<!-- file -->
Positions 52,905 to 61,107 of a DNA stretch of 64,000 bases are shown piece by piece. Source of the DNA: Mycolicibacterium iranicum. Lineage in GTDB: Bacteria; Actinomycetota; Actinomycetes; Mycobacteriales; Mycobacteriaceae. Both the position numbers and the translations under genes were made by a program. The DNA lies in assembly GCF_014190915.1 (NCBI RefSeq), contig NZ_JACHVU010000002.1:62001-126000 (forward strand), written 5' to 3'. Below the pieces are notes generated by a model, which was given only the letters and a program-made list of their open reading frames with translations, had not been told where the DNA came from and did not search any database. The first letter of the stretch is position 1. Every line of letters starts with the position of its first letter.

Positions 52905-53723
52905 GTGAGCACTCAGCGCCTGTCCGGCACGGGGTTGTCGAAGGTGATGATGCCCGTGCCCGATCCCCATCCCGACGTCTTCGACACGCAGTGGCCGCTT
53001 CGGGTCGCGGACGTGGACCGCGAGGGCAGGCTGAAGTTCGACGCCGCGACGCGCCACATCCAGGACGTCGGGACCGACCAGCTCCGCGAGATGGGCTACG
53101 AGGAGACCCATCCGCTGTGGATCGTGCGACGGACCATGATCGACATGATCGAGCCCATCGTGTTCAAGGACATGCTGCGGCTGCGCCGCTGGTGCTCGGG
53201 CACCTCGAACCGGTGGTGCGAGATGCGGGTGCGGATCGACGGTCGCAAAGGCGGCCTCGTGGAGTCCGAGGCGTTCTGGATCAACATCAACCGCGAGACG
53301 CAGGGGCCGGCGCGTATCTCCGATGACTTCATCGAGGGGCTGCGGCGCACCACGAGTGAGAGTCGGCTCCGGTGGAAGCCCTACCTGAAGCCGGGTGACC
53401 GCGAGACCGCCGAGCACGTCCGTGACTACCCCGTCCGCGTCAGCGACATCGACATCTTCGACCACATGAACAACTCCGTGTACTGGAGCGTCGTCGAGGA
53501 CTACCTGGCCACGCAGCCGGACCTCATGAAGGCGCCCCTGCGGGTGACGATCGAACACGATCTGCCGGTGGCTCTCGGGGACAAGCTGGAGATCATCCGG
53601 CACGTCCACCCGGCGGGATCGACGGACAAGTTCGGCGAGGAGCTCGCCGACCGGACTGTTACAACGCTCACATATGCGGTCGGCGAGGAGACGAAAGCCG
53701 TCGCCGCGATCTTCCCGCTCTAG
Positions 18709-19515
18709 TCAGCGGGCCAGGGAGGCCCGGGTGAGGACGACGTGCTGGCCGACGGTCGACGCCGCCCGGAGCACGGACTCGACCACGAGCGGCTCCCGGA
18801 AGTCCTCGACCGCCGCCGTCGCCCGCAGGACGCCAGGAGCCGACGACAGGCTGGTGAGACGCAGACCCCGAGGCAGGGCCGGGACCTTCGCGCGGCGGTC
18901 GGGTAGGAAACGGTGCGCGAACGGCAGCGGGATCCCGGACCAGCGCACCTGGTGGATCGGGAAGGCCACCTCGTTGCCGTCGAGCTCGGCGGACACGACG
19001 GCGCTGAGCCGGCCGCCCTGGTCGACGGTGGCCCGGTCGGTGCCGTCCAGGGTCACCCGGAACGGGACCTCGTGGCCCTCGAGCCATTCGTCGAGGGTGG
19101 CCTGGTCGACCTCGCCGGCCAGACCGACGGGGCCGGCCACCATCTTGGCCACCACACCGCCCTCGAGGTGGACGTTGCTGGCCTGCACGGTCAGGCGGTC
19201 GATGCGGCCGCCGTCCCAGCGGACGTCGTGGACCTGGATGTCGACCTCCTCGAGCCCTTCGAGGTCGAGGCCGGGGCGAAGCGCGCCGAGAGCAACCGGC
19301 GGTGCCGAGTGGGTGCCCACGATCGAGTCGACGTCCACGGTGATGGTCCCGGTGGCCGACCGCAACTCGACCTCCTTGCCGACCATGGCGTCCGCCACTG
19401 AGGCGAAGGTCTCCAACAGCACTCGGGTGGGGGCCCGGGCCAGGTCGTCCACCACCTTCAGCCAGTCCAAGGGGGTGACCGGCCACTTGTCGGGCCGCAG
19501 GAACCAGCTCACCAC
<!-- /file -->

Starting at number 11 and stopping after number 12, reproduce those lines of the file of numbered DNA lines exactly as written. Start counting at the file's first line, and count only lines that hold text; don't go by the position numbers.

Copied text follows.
53701 TCGCCGCGATCTTCCCGCTCTAG
Positions 18709-19515